Here is another sample sipdown for everyone. I have had two other Dan Gui variants from Verdant Tea, but both have been rolled Anxi oolongs. Dan Gui, though a newer cultivar, is most strongly associated with the Wuyi Mountains and is typically used for strip-style Wuyi oolongs. I wanted to see how Verdant’s Wuyi Dan Gui compared.

I prepared this tea gongfu style. In order to keep my brewing methods for these Wuyi oolongs consistent, I followed pretty much the same approach I have been favoring lately for other Wuyi teas. After the rinse, I started by steeping 5 grams of loose tea leaves in 4 ounces of 205 F water for 10 seconds. This infusion was followed by 11 additional infusions. Steep times for these infusions were as follows: 15 seconds, 20 seconds, 25 seconds, 30 seconds, 40 seconds, 50 seconds, 1 minute, 1 minute 15 seconds, 1 minute 30 seconds, 2 minutes, and 3 minutes.

Prior to the rinse, the dry tea leaves emitted lovely aromas of fresh flowers and fruit. It was like a blend of dates, citrus, and osmanthus. There was a hint of cinnamon there too. After the rinse, I again detected aromas of dates, citrus, osmanthus, and cinnamon. The first infusion produced a virtually identical bouquet, though I could detect hints of honey and lemongrass. In the mouth, I picked up on notes of osmanthus, lemongrass, yuzu, pomelo, and lemon rind underscored by fleeting impressions of butter, cinnamon, and dates. Verdant’s tasting note insisted I was missing a flavor of marigold, but I didn’t get it. Subsequent infusions faded fairly quickly. Citrus aromas and flavors tended to dominate this tea, though at one point in the early goings, the lemongrass and osmanthus were more assertive. The final infusions came across like a wash of butter and minerals backed by ghostly impressions of citrus, lemongrass, and osmanthus that gave the tea a very light, perfumey presence in the mouth.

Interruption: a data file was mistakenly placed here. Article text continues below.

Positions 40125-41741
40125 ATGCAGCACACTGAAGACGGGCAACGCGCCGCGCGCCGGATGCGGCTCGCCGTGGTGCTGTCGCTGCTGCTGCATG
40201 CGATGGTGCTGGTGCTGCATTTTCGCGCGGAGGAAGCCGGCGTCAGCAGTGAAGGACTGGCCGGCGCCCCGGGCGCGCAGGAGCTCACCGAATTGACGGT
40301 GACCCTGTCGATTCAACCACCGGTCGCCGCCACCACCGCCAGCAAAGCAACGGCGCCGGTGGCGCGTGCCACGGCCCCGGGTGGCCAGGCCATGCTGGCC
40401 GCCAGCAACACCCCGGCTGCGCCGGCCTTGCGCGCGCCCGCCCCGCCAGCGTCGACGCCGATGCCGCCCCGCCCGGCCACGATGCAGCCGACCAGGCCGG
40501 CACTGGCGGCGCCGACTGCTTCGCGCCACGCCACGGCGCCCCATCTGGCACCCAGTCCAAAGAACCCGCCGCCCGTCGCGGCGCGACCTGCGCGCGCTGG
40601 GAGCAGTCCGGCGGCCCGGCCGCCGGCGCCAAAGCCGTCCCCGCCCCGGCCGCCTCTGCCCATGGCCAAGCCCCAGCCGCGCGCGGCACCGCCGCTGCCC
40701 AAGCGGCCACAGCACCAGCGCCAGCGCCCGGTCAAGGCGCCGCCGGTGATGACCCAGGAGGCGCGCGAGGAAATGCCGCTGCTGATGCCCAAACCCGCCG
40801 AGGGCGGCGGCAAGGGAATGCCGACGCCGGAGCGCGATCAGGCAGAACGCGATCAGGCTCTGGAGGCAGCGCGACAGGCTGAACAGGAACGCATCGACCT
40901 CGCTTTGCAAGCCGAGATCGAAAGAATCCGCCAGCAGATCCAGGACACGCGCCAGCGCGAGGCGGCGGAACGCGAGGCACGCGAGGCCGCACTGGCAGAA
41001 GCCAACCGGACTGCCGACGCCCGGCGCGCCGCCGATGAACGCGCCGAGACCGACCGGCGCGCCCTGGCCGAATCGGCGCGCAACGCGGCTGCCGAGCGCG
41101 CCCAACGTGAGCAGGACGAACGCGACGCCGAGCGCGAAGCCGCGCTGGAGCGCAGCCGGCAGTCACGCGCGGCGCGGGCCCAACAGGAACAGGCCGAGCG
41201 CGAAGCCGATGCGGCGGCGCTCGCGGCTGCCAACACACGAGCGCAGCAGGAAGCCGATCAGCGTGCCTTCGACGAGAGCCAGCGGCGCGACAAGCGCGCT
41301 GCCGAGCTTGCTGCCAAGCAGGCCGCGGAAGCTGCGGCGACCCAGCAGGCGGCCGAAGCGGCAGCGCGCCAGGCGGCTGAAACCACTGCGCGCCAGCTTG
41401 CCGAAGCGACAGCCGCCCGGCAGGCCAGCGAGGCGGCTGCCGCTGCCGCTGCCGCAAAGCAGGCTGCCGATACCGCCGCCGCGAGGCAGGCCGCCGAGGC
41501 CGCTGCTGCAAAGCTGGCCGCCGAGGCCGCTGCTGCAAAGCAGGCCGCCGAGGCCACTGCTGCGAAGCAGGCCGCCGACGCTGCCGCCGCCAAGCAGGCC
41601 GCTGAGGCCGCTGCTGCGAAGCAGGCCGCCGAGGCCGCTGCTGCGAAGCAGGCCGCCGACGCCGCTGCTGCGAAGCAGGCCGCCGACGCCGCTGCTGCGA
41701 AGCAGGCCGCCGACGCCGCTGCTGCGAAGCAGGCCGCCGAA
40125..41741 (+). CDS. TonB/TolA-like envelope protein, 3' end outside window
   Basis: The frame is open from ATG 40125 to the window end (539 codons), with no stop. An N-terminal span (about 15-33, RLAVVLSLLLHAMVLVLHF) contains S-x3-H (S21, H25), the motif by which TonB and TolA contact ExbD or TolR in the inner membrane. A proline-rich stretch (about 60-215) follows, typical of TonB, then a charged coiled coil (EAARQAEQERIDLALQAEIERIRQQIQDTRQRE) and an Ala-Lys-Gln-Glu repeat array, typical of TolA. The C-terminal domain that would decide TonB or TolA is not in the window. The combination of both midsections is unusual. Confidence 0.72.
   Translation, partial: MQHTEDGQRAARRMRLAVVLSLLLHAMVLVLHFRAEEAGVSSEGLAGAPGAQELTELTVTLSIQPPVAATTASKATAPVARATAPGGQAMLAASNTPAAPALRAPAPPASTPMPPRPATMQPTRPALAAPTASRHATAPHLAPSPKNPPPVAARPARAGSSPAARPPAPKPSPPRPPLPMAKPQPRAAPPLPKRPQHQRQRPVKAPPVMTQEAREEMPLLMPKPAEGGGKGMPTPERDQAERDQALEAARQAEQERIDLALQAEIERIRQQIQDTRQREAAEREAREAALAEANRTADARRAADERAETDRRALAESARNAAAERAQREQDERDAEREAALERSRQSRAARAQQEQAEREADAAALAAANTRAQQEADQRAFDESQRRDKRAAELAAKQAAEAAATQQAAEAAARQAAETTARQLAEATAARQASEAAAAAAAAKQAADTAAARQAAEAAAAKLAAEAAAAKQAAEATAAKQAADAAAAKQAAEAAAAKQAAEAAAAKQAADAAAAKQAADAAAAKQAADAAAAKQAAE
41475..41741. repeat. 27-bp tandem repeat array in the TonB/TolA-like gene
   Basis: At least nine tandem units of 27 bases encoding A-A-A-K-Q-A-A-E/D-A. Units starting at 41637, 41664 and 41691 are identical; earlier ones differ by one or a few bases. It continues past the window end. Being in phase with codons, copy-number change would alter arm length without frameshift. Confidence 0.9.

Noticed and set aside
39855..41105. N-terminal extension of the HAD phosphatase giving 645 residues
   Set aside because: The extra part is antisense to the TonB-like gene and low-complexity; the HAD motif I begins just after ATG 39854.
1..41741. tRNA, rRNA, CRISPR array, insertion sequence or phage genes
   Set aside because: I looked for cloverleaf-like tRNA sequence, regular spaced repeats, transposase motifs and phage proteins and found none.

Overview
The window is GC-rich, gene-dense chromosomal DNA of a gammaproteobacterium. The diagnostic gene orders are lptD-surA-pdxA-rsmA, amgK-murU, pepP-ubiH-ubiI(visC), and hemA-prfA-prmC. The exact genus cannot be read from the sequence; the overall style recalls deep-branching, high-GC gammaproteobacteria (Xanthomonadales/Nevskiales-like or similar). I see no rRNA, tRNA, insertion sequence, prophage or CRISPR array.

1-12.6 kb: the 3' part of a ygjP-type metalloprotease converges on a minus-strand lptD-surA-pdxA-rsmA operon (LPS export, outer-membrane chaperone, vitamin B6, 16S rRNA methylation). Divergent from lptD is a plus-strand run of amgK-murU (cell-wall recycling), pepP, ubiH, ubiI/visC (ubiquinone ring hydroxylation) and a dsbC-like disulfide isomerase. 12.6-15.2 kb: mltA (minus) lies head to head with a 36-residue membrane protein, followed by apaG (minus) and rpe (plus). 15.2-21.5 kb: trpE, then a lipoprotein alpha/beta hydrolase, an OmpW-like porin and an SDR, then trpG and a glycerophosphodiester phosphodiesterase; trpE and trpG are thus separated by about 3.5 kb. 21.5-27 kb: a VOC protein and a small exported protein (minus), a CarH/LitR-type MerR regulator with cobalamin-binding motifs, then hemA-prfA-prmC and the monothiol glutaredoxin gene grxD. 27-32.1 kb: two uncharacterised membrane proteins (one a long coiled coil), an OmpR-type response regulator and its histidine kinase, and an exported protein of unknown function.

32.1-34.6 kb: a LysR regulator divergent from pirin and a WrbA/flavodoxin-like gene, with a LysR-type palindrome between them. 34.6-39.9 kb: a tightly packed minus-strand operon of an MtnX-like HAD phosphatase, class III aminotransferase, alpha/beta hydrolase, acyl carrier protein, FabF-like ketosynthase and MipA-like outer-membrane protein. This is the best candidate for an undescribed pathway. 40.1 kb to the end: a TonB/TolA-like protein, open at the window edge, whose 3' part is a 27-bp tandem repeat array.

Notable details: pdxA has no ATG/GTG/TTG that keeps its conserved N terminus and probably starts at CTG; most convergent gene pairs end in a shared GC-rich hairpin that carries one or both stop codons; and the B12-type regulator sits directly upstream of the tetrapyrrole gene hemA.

While I appreciate that the teamaker kept the roast comparatively light, this tea came off like a citrus bomb. There wasn’t much subtlety to it, and subtle balances of aromas and flavors are what I tend to enjoy about Wuyi oolongs. They may not be deep or have a ton of body, but they are complex on the surface with a texture that focuses the nuances they offer. This one was very aggressive in that it really bludgeoned the drinker with citrus, citrus, and more citrus before ducking out early. I found it hard to maintain interest in this tea over the course of a long session since it seemed to be so unbalanced. While I wouldn’t necessarily caution curious drinkers to avoid it, I would provide the opinion that Li Xiangxi does far better work than this and may not have this one where it needs to be just yet.

Flavors: Butter, Citrus, Dates, Honey, Lemon, Lemongrass, Mineral, Osmanthus

205 °F / 96 °C 5 g 4 OZ / 118 ML

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My grading criteria for tea is as follows:

90-100: Exceptional. I love this stuff. If I can get it, I will drink it pretty much every day.

80-89: Very good. I really like this stuff and wouldn’t mind keeping it around for regular consumption.

70-79: Good. I like this stuff, but may or may not reach for it regularly.

60-69: Solid. I rather like this stuff and think it’s a little bit better-than-average. I’ll drink it with no complaints, but am more likely to reach for something I find more enjoyable than revisit it with regularity.

50-59: Average. I find this stuff to be more or less okay, but it is highly doubtful that I will revisit it in the near future if at all.

40-49: A little below average. I don’t really care for this tea and likely won’t have it again.

39 and lower: Varying degrees of yucky.

Don’t be surprised if my average scores are a bit on the high side because I tend to know what I like and what I dislike and will steer clear of teas I am likely to find unappealing.



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